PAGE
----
The New York State Department of Health (DOH) announced Friday that three individuals who recently traveled to areas outside of the United States where Zika virus transmission is ongoing have tested positive for the virus. One patient has fully recovered, and the others are recovering without any complications.
Zika virus cannot be spread by casual person-to-person contact. The symptoms of Zika virus infection are usually very mild, and many people might not even realize they have been infected. However, there have been reports of increased cases of a birth defect known as microcephaly that may be associated with Zika virus infection among pregnant women.
Only one in five people infected with Zika virus will get sick, with the most common symptoms being fever, rash, joint pain, or conjunctivitis (red eyes). Symptoms typically begin 2 to 7 days after being bitten by an infected mosquito. There is currently no vaccine to prevent infection or medicine to treat Zika virus
“There is virtually no risk of acquiring Zika virus in New York State at this time as the virus cannot be spread by casual contact with an infected person and mosquitoes are not active in cold winter months,” said DOH Commissioner Howard Zucker. “But since this is a time of year when people travel to warmer climates and countries where Zika virus is found, we are urging residents, especially pregnant women, to check all health advisories before traveling and take preventive measures when traveling to affected countries.”
The Centers for Disease Control and Prevention (CDC) has issued a travel alert (Level 2-Practice Enhanced Precautions) for people traveling to regions and certain countries where Zika virus transmission is ongoing (www.cdc.gov/travel). Adverse birth outcomes of infected women have been reported and studies are planned to learn more about the risks of Zika virus infection during pregnancy.
Pregnant women in any trimester should consider postponing travel to the areas where Zika virus transmission is ongoing. Pregnant women who do travel to one of these areas should talk to their doctor or other healthcare provider first and strictly follow steps to avoid mosquito bites during the trip:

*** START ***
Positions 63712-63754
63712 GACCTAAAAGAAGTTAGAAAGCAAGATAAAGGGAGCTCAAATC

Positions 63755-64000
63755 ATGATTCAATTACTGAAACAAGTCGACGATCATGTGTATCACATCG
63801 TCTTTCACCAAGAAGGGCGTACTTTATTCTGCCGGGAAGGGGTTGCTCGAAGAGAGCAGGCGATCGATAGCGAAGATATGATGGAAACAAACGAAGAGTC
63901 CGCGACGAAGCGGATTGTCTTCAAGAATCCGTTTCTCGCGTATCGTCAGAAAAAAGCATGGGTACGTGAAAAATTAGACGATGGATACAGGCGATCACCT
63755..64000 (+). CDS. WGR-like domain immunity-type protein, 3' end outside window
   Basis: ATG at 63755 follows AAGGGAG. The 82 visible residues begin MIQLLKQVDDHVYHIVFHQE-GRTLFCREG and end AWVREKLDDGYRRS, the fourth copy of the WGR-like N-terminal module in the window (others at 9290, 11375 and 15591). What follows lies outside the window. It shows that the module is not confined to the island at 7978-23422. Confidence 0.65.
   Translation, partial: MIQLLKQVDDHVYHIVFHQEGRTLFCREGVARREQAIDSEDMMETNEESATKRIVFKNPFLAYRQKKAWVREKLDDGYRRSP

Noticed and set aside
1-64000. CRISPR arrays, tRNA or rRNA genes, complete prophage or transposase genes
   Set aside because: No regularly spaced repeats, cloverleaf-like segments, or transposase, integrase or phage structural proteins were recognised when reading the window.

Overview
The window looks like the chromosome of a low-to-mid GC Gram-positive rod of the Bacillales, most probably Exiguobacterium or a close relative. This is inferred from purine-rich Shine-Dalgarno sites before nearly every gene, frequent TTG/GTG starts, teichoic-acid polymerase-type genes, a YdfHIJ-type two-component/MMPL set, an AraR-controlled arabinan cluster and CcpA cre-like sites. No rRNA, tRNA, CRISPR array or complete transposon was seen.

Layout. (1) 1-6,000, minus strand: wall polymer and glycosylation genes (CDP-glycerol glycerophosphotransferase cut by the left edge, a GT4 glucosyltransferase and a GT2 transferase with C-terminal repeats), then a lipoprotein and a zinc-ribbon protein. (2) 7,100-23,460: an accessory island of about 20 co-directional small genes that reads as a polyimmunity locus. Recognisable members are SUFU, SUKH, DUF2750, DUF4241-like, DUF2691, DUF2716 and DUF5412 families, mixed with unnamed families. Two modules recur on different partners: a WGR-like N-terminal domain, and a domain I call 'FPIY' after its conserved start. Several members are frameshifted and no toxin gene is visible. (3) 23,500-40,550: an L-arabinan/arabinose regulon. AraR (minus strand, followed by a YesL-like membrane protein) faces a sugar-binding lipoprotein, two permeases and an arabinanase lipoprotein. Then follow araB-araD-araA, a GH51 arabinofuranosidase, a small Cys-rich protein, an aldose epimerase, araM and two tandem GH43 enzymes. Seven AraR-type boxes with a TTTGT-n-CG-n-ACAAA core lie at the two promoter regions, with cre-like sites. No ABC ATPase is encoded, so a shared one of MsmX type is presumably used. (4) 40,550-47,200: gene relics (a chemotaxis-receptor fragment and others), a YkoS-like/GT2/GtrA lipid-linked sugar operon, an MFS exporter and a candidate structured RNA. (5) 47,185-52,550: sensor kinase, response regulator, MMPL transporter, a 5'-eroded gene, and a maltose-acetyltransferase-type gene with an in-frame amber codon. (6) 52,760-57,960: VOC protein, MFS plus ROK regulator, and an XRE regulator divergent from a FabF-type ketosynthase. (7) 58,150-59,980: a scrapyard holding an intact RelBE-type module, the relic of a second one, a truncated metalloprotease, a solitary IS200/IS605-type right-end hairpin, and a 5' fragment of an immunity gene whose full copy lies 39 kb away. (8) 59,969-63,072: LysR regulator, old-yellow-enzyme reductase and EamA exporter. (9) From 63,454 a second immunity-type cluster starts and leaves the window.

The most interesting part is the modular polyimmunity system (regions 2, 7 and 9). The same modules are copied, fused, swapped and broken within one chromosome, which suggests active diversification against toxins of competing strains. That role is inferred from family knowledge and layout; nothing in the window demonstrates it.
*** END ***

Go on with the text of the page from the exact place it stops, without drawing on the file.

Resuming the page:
- Dress in long-sleeved shirts and long pants
- Stay indoors when mosquitoes are most active
- Use repellant products registered with the US Environmental Protection Agency (EPA)
- Do not overuse repellant – only apply as much as you need to provide protection
- Read and follow label directions before you use any kind of repellant
See your healthcare provider if you are pregnant and develop a fever, rash, joint pain, or red eyes within 2 weeks after traveling to a country where Zika virus cases have been reported. Be sure to tell your health care provider where you traveled.
Because specific areas where Zika virus transmission is ongoing are difficult to determine and likely to change over time, CDC will update their travel notices as information becomes available. Travelers should check the CDC travel website frequently for the most up-to-date recommendations.
Physicians and hospitals are required to report all suspected cases of Zika virus and more than 70 other diseases in the state. The Department of Health’s Wadsworth Laboratory has the capacity to test for Zika virus and other mosquito-borne diseases and identified the 3 cases in New York State. The Department has shared information with providers across the state, alerting them to signs and symptoms of Zika virus, as well as the instructions on what samples are required to test for the virus. The Department will expand mosquito surveillance in the spring, to closely monitor Aedes albopictus, which is the one species of mosquito that can transmit Zika virus that is present in some parts of New York State.